Go Back   CMP Forums > CMP Sales > CMP Bolt Action Rifles
Register FAQ Members List Calendar Mark Forums Read

Reply
 
Thread Tools Display Modes
  #1  
Old 07-17-2019, 08:59 AM
sakorick sakorick is offline
 
Join Date: Dec 2009
Location: Linneus, Missouri
Posts: 621
Default MARK I question

My MARK I has the letter A under the date. Anyone know what it means?

Reply With Quote
  #2  
Old 07-17-2019, 09:02 AM
chuckindenver chuckindenver is offline
 
Join Date: Jan 2012
Posts: 2,689
Default

acceptable
Reply With Quote
  #3  
Old 07-17-2019, 09:06 AM
sakorick sakorick is offline
 
Join Date: Dec 2009
Location: Linneus, Missouri
Posts: 621
Default

Quote:
Originally Posted by chuckindenver View Post
acceptable



Hello Chuck.....I believe you however, do you have a source on that?
Reply With Quote
  #4  
Old 07-17-2019, 09:36 AM
RHScott RHScott is offline
 
Join Date: Jul 2016
Location: NC
Posts: 115
Default

I am under that same impression that these were barrels removed from another receiver for whatever reason and were "A" marked to denote the condition was acceptable for reuse.
__________________
You don't need to be perfect, just better than your competition.
Reply With Quote
  #5  
Old 07-17-2019, 10:07 AM
John Beard John Beard is offline
 
Join Date: Oct 2009
Location: Sweet Home Alabama
Posts: 2,859
Default

Quote:
Originally Posted by sakorick View Post
My MARK I has the letter A under the date. Anyone know what it means?

The "A" means that the barrel is a second-class barrel. And that's documented.

RHScott's statement is correct for barrels up until WWI. A re-used barrel, of course, would be a second-class barrel. But sometime during or prior to WWI, the meaning was expanded to include newly-manufactured barrels.

J.B.

Last edited by John Beard; 07-17-2019 at 10:14 AM.
Reply With Quote
  #6  
Old 07-17-2019, 10:17 AM
sakorick sakorick is offline
 
Join Date: Dec 2009
Location: Linneus, Missouri
Posts: 621
Default

Quote:
Originally Posted by John Beard View Post
The "A" means that the barrel is a second-class barrel. And that's documented.

RHScott's statement is correct for barrels up until WWI. A re-used barrel, of course, would be a second-class barrel.

J.B.
Thanks JB. So what was the criteria for declaring it a "second class" barrel? This particular barrel has a ME of 1.5 and a beautiful bright bore. Does that lower the value of one? I guess I have to shoot it and find out just how bad this rifle is.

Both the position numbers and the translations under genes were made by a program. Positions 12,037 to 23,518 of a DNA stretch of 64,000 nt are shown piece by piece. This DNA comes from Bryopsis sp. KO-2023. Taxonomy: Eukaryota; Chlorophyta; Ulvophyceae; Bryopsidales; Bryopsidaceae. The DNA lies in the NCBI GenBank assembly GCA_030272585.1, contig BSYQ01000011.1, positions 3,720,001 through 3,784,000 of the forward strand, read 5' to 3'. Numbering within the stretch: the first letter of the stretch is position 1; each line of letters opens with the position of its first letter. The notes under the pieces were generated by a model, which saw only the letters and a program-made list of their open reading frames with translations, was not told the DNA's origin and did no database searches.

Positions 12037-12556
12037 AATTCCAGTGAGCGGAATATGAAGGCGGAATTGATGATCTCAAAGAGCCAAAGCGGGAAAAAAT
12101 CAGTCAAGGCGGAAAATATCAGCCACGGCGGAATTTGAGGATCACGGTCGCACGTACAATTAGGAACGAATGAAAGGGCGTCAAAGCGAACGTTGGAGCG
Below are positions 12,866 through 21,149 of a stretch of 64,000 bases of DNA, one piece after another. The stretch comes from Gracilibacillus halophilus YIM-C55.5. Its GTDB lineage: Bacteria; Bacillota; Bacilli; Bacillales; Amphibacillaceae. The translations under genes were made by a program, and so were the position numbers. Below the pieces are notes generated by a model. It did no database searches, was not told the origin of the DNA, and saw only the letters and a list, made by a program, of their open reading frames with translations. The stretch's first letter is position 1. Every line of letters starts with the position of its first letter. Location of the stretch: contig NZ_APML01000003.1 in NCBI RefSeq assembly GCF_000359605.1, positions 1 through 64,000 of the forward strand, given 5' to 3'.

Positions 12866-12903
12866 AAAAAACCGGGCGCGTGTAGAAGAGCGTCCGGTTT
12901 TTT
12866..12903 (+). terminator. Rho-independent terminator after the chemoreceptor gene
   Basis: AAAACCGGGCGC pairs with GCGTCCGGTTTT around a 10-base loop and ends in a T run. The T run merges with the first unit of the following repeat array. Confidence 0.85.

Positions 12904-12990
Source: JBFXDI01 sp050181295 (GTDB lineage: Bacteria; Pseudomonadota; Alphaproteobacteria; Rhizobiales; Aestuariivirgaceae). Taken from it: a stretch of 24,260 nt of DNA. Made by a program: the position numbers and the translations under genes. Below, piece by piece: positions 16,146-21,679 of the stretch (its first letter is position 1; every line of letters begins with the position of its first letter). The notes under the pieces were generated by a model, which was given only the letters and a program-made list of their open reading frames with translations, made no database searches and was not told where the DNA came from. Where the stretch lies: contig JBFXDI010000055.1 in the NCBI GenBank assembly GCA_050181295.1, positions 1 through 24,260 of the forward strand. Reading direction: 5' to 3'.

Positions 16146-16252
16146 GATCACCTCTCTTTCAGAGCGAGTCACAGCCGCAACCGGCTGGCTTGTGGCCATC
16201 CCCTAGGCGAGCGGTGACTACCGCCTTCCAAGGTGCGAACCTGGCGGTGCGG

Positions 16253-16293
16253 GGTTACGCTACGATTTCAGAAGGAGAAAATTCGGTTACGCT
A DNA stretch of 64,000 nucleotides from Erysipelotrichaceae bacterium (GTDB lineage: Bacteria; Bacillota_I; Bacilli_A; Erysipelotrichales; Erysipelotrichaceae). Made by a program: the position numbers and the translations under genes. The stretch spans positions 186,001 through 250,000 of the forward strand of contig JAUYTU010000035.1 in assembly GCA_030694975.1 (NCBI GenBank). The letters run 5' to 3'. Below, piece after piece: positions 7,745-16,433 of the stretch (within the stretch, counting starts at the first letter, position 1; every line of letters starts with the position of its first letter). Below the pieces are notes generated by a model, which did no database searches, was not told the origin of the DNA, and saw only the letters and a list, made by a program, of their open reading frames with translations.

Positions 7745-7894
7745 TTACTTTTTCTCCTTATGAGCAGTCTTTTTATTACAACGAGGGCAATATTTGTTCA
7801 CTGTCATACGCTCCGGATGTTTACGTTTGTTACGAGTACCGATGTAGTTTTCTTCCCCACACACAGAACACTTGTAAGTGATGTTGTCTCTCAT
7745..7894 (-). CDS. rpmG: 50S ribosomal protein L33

Reply With Quote
  #7  
Old 07-17-2019, 10:38 AM
sakorick sakorick is offline
 
Join Date: Dec 2009
Location: Linneus, Missouri
Posts: 621
Default

How could it have been taken off another rifle and be dated 1-19 which matches the serial number 1064694?
Reply With Quote
  #8  
Old 07-17-2019, 10:48 AM
John Beard John Beard is offline
 
Join Date: Oct 2009
Location: Sweet Home Alabama
Posts: 2,859
Default

Quote:
Originally Posted by sakorick View Post
Thanks JB. So what was the criteria for declaring it a "second class" barrel? This particular barrel has a ME of 1.5 and a beautiful bright bore. Does that lower the value of one? I guess I have to shoot it and find out just how bad this rifle is.
The exact meaning of "second class" has not been found. The most logical explanation is that the barrel exhibited a manufacturing flaw (e.g., something out of tolerance) that did not render the barrel unserviceable, but the barrel could not be shipped out as a spare replacement, i.e., the barrel had to be fitted and installed at Springfield Armory and perhaps exempted from a non-critical requirement during final inspection.

One must understand that Springfield Armory supplied spare replacement parts to arsenals and depots all over the world. And if one of those places received a spare barrel that was out of tolerance (although still serviceable), they would probably just throw it away, thereby wasting money and valuable resources.

An example would be excess headspace. A new barrel must not swallow a NO GO gauge. But a used barrel, on the other hand, must not swallow a FIELD gauge, which is longer. So if Springfield made a new barrel and it inadvertently swallowed a NO GO gauge, but not a FIELD gauge, then they couldn't ship that barrel out as a spare replacement. But the barrel is still serviceable. Again, I use that as just an example, not a specific criterion.

J.B.

Last edited by John Beard; 07-17-2019 at 10:51 AM.
Reply With Quote
  #9  
Old 07-17-2019, 12:18 PM
martin08 martin08 is offline
 
Join Date: Mar 2017
Posts: 208
Default

So, as I am reading this, an A-marked barrel was likely installed at Springfield Arsenal only, and therefore would not have been considered as a viable part for rebuild purposes at Springfield, or at any other arsenal?

If so, then this would be the original barrel and receiver pairing?
Reply With Quote
  #10  
Old 07-17-2019, 01:13 PM
sakorick sakorick is offline
 
Join Date: Dec 2009
Location: Linneus, Missouri
Posts: 621
Default

Quote:
Originally Posted by martin08 View Post
So, as I am reading this, an A-marked barrel was likely installed at Springfield Arsenal only, and therefore would not have been considered as a viable part for rebuild purposes at Springfield, or at any other arsenal?

If so, then this would be the original barrel and receiver pairing?

Good point, Matt. If it's not the original barrel for 1064694 it would be a shame because it's otherwise a nice original rifle with a decent boxed Dewey cartouche, a MARK I trigger, sear and cut off.
Reply With Quote
Reply

Thread Tools
Display Modes

Posting Rules
You may not post new threads
You may not post replies
You may not post attachments
You may not edit your posts

BB code is On
Smilies are On
[IMG] code is On
HTML code is Off



All times are GMT -5. The time now is 09:05 AM.